• You rubbish bin is definitely something you want to keep your child out of. Keep your bin out of reach of your little one, or if this isn't possible keep the bin locked with an extra long multi-purpose lock 

  • Make sure your appliances including your fridge, washing machine and dishwasher are secure. One way to do this is with the Babasafe adjustable multi-purpose lock or appliance lock, these locks are designed for high volume use and adaptable for different appliances 

  • Be vigilant about hot liquids around the kitchen, hot drinks are a major culprit for burn injuries. Remember that babies and children's skin is a lot thinner (15 times thinner!) than an adult's and what may not seem too hot for us can easily cause a burn to a child for example. has advised that even after fifteen minutes, a hot drink such as tea or coffee with milk can scald a child. Try not to use tablecloths, children can pull at these and pull the contents of the table down on top of themselves  
  • Many houses and apartments have open plan kitchens, living and dining rooms, our room divider is a great option for sectioning off your kitchen for example, while you work freely and while your baby is still in sight, this will keep your them away from dangers in the kitchen 



A simple yet effective idea is to keep a press open that has safe contents, this will attract your baby and keep them busy while you are busy. Non-toxic plastic lunchboxes and containers are ideal 

Check around your kitchen for choking hazards, things such as grapes or coins, and make sure these are out of reach 

Where possible cook at the rear of your hob to keep pots and pans out of reach as much as you can 



ELECTRICAL & APPLIANCE SAFETYelectrical safety for toddlers

Electrical & AppliancesThese days there are increasingly more and more electrical appliances and gadgets in the home that pose a potential risk to your child. Here is a list of some of these items:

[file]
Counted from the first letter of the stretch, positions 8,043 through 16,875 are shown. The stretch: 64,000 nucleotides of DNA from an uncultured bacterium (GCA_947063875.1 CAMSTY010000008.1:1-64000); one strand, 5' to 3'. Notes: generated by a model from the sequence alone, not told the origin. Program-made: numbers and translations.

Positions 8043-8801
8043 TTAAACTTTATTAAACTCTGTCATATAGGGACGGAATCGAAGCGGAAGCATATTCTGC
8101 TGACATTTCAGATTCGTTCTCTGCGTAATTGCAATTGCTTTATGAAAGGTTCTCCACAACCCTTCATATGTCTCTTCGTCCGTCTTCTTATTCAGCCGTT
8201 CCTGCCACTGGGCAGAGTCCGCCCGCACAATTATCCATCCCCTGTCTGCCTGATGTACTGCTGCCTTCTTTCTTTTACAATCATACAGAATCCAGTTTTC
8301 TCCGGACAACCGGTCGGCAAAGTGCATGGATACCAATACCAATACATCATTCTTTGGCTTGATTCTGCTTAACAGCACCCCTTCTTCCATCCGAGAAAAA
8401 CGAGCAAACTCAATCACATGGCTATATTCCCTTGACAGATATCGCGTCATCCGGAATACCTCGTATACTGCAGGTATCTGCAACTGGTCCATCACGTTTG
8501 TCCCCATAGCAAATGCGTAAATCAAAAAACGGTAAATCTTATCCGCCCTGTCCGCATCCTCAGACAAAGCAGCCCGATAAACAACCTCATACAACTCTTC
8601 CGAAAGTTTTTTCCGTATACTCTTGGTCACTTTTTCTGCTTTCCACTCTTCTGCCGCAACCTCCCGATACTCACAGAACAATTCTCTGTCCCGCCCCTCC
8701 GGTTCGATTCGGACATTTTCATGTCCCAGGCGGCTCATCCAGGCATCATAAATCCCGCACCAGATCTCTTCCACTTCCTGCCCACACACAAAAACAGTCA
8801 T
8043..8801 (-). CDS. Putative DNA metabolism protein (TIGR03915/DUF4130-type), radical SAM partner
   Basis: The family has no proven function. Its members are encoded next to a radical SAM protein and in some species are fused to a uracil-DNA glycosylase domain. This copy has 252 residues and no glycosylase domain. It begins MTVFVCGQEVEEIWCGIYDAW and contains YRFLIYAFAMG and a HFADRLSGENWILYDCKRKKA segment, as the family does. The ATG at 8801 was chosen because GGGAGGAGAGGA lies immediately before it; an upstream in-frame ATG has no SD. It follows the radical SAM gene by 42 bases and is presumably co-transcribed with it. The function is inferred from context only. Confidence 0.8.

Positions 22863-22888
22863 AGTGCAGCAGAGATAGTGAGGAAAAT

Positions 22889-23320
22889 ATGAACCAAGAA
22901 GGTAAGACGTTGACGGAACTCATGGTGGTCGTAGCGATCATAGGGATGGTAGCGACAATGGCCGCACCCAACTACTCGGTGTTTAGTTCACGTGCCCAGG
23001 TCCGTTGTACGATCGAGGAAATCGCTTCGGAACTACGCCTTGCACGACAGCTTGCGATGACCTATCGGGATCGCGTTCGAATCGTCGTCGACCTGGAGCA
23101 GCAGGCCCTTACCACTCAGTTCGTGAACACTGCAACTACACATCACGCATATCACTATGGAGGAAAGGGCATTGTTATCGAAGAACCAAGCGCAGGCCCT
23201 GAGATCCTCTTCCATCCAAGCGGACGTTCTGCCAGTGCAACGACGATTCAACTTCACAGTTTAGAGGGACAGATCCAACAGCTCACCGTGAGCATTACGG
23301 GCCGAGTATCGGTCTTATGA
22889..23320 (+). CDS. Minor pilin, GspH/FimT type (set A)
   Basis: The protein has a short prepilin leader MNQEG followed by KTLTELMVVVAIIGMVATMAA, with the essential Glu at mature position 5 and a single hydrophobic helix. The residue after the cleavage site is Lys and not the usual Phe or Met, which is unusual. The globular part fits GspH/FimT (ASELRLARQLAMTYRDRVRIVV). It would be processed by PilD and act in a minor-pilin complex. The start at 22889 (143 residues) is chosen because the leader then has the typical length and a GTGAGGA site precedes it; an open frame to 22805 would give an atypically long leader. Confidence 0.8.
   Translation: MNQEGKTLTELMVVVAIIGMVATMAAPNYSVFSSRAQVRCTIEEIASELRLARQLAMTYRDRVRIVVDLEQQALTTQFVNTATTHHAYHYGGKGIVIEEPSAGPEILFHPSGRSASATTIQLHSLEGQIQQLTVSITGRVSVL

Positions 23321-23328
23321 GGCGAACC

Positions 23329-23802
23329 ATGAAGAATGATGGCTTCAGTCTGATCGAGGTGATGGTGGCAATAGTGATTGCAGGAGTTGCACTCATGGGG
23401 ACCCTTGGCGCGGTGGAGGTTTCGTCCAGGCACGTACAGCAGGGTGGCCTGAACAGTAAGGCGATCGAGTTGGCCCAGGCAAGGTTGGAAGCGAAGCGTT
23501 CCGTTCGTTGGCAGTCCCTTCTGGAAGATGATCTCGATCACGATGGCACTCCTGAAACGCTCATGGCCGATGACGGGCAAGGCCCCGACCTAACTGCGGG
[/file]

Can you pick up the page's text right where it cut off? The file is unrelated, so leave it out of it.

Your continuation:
• Hair straighteners & tongs A major cause of burn injuries to children, but did you know that most burns occur after the hair straighteners/tongs have been turned off? (which can take up to 40 minutes in some cases) According to the 18 months was the average age of children that were admitted to hospital as a result of these type of burns. Have a heat resistant bag/pouch to put straighteners and tongs in straight after you have finished and store them out of reach.  
  • Sockets - Why do children seem to be so attracted to sockets? Is it because they look like a little face or is it because they watch adults plugging things in and out all the time. 3 pin sockets used in Ireland are probably the safest in the world, however they are still extremely dangerous for children especially who seem to love trying to put objects inside and putting them at risk of electric shock. Every socket within reach of a child should be covered up with socket covers. Babasafe socket covers are a safe and effective way to block off sockets, they are easily opened by adults with a lock and key system but difficult for a baby and child. have great value bulk packs of socket covers, you can check them out here .
  • Cords - Cords on electrical appliances present a tangle and choke hazard as well as electric shock risk. Another danger with cords is that there is a risk of them being pulled at and knocked over. For this reason Try to keep cords as short as possible on appliances such as kettles, coffee makers and toasters while also out of reach and as far away as possible. If it isn't possible to have a shorter cord, keep them hidden out of the way and as neat as possible, you can get cord winds up that will do this or cable ties will do a similar job. Switch off any electrical appliance at the socket when you aren't using it and unplug it.
  • Outlet covers – These covers provide maximum protection for appliances that are plugged in all of the time. Coming soon from Babasafe! 
  • Flat screen TV’s - They look great and nearly everyone has one but due to their slimline design they are much easier to knock over than their chunky ancestors. Furniture straps are a great idea to keep your TV in place and are available in stores across Ireland. Another option is to wall mount your TV.